Mayr and Jonas
In this chapter, Donnelley argues that evolutionary theory constitutes one of the most profound revolutions in the whole history of Western science and philosophy. The relational cosmology developed by Spinoza and Whitehead had then to take a decisive turn when it came into contact with an evolutionary perspective and was more explicated as a philosophy of organic life. This is exemplified, for Donnelley, in the work of Hans Jonas, who developed a new philosophy of organic life, and Ernst Mayr, who was instrumental in showing the genetic basis of Darwinian natural selection and who contributed as well as a historian and philosopher of science. Donnelley reviews the similarities and differences of these two thinkers in terms of materialism, causation, and the relationship between natural science and natural philosophy. He concludes that Mayr is the philosopher and ethical champion of natural and human becoming. Jonas, on the other hand, is the philosopher and ethical champion of organic and human being. He is less stunned by the innumerable material forms and processes of life than by the very fact of life itself and especially organic life’s capacity for moral responsibility, evidenced in human beings.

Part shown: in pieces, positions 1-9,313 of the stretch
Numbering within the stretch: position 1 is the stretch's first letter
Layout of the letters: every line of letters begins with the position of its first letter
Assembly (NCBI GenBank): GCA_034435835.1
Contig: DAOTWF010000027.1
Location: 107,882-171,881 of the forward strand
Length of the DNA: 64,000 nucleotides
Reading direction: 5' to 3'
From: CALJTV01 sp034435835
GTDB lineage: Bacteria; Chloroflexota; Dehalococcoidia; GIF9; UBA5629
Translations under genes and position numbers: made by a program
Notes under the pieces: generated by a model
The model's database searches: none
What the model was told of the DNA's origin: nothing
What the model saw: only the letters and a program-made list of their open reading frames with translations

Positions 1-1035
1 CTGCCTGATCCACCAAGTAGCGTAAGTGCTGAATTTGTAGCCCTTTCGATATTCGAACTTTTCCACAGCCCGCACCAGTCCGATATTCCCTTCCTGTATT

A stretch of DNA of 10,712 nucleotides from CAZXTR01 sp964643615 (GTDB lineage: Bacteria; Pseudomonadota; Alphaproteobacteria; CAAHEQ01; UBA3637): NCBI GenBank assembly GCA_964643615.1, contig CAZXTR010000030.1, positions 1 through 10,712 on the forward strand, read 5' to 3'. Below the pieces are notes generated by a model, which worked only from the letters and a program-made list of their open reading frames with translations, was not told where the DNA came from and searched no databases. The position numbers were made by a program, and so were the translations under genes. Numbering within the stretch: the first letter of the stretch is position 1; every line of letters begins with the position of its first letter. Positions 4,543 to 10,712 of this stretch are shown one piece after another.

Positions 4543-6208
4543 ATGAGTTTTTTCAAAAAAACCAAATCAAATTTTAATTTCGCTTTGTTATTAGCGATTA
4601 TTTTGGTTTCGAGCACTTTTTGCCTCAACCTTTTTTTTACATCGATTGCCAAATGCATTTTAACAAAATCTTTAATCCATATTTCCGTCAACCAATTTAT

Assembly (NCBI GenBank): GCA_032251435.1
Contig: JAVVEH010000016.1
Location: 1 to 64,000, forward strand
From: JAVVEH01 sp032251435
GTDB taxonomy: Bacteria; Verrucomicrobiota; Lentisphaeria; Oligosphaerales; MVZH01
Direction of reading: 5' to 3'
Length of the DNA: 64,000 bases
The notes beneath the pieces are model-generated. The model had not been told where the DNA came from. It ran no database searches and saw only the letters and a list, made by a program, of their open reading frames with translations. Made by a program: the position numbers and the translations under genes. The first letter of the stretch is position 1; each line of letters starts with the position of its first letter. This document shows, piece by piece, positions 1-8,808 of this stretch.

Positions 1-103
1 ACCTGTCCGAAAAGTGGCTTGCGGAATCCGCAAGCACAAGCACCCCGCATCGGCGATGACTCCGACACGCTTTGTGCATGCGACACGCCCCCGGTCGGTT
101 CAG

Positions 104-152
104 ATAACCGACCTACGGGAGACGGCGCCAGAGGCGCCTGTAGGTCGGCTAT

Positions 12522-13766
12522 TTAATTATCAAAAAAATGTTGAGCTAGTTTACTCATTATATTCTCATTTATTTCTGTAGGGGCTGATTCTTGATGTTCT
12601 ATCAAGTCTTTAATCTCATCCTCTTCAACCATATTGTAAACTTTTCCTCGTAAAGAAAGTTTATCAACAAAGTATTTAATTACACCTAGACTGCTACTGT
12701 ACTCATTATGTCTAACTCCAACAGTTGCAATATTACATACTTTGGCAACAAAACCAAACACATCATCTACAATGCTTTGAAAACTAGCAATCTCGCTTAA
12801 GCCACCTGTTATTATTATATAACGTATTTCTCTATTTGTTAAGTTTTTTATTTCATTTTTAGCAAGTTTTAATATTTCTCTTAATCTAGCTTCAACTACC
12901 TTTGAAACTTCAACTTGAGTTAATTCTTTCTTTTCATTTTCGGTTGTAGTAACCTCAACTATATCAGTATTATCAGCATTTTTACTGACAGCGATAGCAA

Kentucky Scholarship Online requires a subscription or purchase to access the full text of books within the service. Public users can however freely search the site and view the abstracts and keywords for each book and chapter.
If you think you should have access to this title, please contact your librarian.